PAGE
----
But Macy’s is still bullish on Pinterest this holiday season—in particular, its video ads.
Online jewelry retailer Ice.com has agreed to pay $6,500 in civil penalties for alleged violations of the CAN-Spam Act, under a settlement with the FTC. Ice.com says a switch to a new e-mail system caused the problems.
Online jewelry retailer Ice.com has agreed to pay $6,500 in civil penalties for alleged violations of the CAN-Spam Act, under a settlement with the Federal Trade Commission. Ice.com CEO Shmuel Gniwich attributed the violations to a technical glitch arising when the retailer switched to a new e-mail system.
In a complaint filed May 11, the FTC alleged that Ice.com sent more than 6,000 e-mail messages to consumers more than 10 business days after they had filed an opt-out request with the retailer. The CAN-Spam act requires e-mail marketers to honor opt-out requests within 10 business days.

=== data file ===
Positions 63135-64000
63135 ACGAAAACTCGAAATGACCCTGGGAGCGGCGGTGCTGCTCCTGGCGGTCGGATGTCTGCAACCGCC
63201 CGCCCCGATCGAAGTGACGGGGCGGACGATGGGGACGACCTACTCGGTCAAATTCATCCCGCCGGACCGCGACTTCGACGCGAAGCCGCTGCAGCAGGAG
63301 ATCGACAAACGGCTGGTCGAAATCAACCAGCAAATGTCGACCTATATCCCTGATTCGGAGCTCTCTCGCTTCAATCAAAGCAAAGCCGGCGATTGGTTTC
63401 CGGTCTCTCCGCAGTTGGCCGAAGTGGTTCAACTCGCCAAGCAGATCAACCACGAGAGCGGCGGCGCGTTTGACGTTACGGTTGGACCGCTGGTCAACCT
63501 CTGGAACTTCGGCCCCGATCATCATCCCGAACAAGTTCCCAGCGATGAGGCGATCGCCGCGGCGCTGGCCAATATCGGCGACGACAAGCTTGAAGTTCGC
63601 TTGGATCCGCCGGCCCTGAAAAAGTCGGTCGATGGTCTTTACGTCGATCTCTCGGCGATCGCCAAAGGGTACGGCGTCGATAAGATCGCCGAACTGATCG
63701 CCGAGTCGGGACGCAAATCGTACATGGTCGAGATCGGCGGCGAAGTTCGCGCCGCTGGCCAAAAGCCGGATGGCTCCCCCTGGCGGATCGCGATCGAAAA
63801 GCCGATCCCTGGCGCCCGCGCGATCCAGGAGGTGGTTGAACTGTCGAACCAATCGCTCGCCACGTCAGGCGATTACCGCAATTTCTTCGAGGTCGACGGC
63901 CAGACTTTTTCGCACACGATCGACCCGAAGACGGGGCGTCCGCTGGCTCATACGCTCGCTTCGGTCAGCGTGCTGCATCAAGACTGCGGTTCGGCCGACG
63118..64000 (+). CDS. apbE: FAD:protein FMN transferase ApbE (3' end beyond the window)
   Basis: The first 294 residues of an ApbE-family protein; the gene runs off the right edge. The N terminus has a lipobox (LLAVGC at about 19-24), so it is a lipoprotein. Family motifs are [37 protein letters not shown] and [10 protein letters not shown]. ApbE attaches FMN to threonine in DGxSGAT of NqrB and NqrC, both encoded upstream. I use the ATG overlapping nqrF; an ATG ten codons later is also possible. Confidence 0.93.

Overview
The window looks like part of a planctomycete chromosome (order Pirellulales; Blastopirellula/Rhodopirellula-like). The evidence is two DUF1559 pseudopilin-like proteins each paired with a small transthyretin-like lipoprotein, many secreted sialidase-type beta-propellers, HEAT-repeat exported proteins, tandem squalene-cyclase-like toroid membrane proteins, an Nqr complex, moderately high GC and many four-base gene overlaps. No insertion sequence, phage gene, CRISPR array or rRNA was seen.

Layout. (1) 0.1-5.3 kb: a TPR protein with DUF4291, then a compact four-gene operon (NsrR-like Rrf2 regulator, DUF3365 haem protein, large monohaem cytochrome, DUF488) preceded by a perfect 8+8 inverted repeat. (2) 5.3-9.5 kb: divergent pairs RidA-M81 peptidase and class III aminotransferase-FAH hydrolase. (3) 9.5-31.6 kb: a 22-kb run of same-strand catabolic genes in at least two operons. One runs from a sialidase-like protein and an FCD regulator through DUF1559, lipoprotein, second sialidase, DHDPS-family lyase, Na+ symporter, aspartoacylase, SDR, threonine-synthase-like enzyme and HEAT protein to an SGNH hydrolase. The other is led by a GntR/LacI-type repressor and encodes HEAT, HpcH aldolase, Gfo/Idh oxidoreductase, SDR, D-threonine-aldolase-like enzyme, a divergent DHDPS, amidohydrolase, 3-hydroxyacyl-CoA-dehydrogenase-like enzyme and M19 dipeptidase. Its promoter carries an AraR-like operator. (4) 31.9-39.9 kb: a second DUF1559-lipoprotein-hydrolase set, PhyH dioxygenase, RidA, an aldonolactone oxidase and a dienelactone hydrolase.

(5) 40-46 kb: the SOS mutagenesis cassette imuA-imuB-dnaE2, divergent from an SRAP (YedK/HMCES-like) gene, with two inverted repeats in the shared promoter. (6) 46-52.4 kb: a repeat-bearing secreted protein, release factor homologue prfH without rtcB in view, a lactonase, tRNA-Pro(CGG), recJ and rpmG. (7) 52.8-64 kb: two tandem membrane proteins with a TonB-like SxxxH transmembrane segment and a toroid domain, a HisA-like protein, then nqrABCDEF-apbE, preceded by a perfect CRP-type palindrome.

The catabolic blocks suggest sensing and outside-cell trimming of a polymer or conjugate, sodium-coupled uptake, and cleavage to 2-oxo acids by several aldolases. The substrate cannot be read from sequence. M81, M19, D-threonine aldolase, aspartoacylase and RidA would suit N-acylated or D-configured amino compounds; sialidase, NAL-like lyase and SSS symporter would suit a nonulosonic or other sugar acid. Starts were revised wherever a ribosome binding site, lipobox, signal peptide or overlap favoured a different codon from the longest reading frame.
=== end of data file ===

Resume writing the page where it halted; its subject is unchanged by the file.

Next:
The violations occurred between Feb. 8 and March 20, 2005, the FTC said.
Gniwich said that while CAN-Spam stipulates that retailers can’t be held liable for violations caused by technological problems, trying to explain the mix-up to the FTC would be too complicated and time-consuming.
“Whatever violation there was was non-intentional,” Gniwich says. “Basically it was a technical glitch when we moved from one e-mail system to the other. But rather than get into a lengthy six-year fight with them for $500,000, we just figured this was the best way to end this for both sides.”
The settlement-which was announced yesterday-also prohibits Ice.com from future violations of the CAN-Spam Act and includes record-keeping provisions.